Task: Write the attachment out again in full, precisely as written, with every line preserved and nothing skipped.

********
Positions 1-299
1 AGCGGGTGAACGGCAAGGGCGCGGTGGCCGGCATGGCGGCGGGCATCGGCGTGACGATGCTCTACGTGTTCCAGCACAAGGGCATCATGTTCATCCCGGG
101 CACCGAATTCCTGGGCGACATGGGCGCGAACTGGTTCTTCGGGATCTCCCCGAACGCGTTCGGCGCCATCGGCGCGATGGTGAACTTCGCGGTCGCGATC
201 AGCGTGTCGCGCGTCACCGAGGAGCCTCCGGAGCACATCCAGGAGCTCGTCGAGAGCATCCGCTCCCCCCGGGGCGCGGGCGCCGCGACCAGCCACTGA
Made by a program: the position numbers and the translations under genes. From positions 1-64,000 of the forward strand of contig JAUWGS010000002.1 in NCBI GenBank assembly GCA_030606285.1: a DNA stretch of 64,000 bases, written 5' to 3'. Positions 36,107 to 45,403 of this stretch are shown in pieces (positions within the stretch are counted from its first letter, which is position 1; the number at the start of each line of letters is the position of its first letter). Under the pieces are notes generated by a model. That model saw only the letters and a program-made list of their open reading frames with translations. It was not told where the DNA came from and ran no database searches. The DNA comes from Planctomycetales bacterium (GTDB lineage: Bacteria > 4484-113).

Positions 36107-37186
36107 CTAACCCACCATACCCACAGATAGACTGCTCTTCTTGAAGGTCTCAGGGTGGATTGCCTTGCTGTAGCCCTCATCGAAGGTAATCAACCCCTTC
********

Positions 1-299
1 AGCGGGTGAACGGCAAGGGCGCGGTGGCCGGCATGGCGGCGGGCATCGGCGTGACGATGCTCTACGTGTTCCAGCACAAGGGCATCATGTTCATCCCGGG
101 CACCGAATTCCTGGGCGACATGGGCGCGAACTGGTTCTTCGGGATCTCCCCGAACGCGTTCGGCGCCATCGGCGCGATGGTGAACTTCGCGGTCGCGATC
201 AGCGTGTCGCGCGTCACCGAGGAGCCTCCGGAGCACATCCAGGAGCTCGTCGAGAGCATCCGCTCCCCCCGGGGCGCGGGCGCCGCGACCAGCCACTGA
Made by a program: the position numbers and the translations under genes. From positions 1-64,000 of the forward strand of contig JAUWGS010000002.1 in NCBI GenBank assembly GCA_030606285.1: a DNA stretch of 64,000 bases, written 5' to 3'. Positions 36,107 to 45,403 of this stretch are shown in pieces (positions within the stretch are counted from its first letter, which is position 1; the number at the start of each line of letters is the position of its first letter). Under the pieces are notes generated by a model. That model saw only the letters and a program-made list of their open reading frames with translations. It was not told where the DNA came from and ran no database searches. The DNA comes from Planctomycetales bacterium (GTDB lineage: Bacteria > 4484-113).

Positions 36107-37186
36107 CTAACCCACCATACCCACAGATAGACTGCTCTTCTTGAAGGTCTCAGGGTGGATTGCCTTGCTGTAGCCCTCATCGAAGGTAATCAACCCCTTC